The natural world contains many aquatic creatures that can attach themselves to objects, but the octopus has been singled out for its ability to attach to a wider range of objects and surfaces in its environment with varying degrees of force.

“It can attach to something very delicate, like octopus egg capsules,” said Dr Sareh. “It can grab them, it can manipulate them and change their position without damaging because it has a soft interface for gripping.

“At the same time it can stiffen and attach to rocks, for example, to stand against a storm surge and waves…so this is completely diverse functionality in one system.”

The research builds on a greater understanding of the acetabulum, which is the cup-like upper part of the sucker, and the infundibulum which is the lower part that makes contact with surfaces in an octopus’s grip. The infundibulum is covered in grooves which spread low pressure produced by the acetabular over the whole infundibular surface. This aids suction and helps octopuses hold better onto surfaces.

In order to replicate this effect, the team developed a new stiffness-gradient structure for the anchoring module based on two types of silicone materials; the hard portion is capable of containing vacuum pressure while the soft portion is highly conformable to create a seal to varied contact surfaces.

Dr Sareh explained that a single sensory unit uses a 4-core fibre-optic cable to measure proximity and tactile information seamlessly for use in robot motion planning, as well as measuring the state of firmness of its anchor.

The resulting sensory-physical system – integrating a physical process with sensors and computation to monitor or control the process – consists of a soft artificial infundibulum and acetabulum parts integrated with the sensory unit and a vacuum supply pipe. The pressure was supplied by a vacuum pump via a vacuum regulator with an onboard pressure sensor.

In this configuration, the artificial sucker is capable of reversible attachment (switching between attachment and detachment with an electrical signal, and hence, there is no need for a separate peeling mechanism), quantifying the firmness of the anchor to attach to, and identifying suitable contact surfaces.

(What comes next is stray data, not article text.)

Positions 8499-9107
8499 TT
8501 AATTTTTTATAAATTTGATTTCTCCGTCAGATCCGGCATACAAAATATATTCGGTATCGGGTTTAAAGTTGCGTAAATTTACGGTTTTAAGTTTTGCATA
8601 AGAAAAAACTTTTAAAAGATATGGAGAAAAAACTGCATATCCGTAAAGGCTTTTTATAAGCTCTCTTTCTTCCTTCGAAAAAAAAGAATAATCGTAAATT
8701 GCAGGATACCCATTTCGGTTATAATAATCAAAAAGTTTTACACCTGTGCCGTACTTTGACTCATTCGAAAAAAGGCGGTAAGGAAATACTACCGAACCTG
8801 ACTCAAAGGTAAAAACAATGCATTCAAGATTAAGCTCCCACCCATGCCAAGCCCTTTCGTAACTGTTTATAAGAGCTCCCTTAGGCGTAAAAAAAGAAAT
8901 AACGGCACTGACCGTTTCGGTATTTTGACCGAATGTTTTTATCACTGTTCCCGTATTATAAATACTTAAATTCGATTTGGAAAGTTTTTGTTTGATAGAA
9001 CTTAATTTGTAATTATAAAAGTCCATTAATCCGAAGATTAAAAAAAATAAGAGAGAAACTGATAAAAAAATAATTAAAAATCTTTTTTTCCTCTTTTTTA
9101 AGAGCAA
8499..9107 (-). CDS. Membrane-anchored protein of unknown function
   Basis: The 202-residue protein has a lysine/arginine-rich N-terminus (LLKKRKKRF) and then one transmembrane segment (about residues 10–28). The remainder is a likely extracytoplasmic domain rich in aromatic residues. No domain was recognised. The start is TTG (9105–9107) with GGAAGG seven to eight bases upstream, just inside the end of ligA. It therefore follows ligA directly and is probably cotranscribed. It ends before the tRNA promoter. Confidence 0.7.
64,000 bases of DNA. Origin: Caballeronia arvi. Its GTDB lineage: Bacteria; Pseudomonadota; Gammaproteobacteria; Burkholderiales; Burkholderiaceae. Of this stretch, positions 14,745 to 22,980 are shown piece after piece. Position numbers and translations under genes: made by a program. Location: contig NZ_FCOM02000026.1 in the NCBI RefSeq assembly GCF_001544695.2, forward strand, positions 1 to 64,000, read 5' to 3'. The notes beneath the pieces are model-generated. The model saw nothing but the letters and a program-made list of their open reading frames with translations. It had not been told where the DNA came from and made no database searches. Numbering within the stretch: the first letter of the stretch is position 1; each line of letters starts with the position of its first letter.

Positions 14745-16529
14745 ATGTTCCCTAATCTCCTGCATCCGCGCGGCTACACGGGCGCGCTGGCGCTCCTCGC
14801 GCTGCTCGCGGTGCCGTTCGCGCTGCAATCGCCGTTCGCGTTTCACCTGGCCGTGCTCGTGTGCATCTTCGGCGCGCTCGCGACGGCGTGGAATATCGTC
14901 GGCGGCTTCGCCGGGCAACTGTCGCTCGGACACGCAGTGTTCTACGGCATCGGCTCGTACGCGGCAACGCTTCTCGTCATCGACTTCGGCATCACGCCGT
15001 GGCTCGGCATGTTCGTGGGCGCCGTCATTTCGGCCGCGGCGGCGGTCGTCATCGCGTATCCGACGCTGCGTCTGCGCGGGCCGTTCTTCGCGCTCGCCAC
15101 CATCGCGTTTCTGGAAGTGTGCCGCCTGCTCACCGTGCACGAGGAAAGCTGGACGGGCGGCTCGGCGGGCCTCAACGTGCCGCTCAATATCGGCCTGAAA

To date, an approximately 25mm diameter sucker has been developed by Dr Sareh and co-authors, but he explained that the system is scalable and that smaller artificial suckers will be developed in an array structure in the next stage of research.

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Video of the week: Rice chemists give helping hand to carbon nanotubes

Thu, 2018-01-18 18:13

This week’s video comes from Texas where a new hands-on technique is being used to produce carbon nanotubes.

Carbon nanotubes have a range of desirable properties, including very high tensile strength, plus high elasticity and flexibility.

Here, Rice chemists – including lead researcher Matteo Pasquali – describe how they are taking a low-tech approach to produce short lengths of strong, conductive fibres from bulk nanotubes in about an hour. The research is published in Advanced Materials.

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New Manchester scholarship in memory of alumnus

Thu, 2018-01-18 18:00

A new mechanical engineering scholarship for the University of Manchester has been launched in memory of the life and career of an alumnus.

One first-year student will be selected annually to receive £2,250 during each year of study (Credit: University of Manchester)

The Alasdair Sinclair scholarship has been set up by Runcorn-based Mexichem, the refrigerant manufacturer and supplier where Alasdair worked until his sudden death two years ago.  One first-year student will be selected each year, receiving £2,250 annually over the course of their studies, as well as summer work placements with Mexichem.

“Alasdair was a popular mechanical engineering manager who worked at Mexichem’s Runcorn site for 27 years,” explained Tipu Salahuddin, site manager at Mexichem. “We were all shocked and saddened by his unexpected death in December 2015 and wanted to do something positive and long-lasting in his memory”.

“We have worked with Alasdair’s wife, Marie, to develop this scholarship in his honour. The scholarship will provide financial assistance to deserving students at Alasdair’s alma mater, the University of Manchester.”

The scholarship has been set up by Runcorn-based Mexichem, the refrigerant manufacturer and supplier where Alasdair worked until his sudden death two years ago (Credit: Mexichem)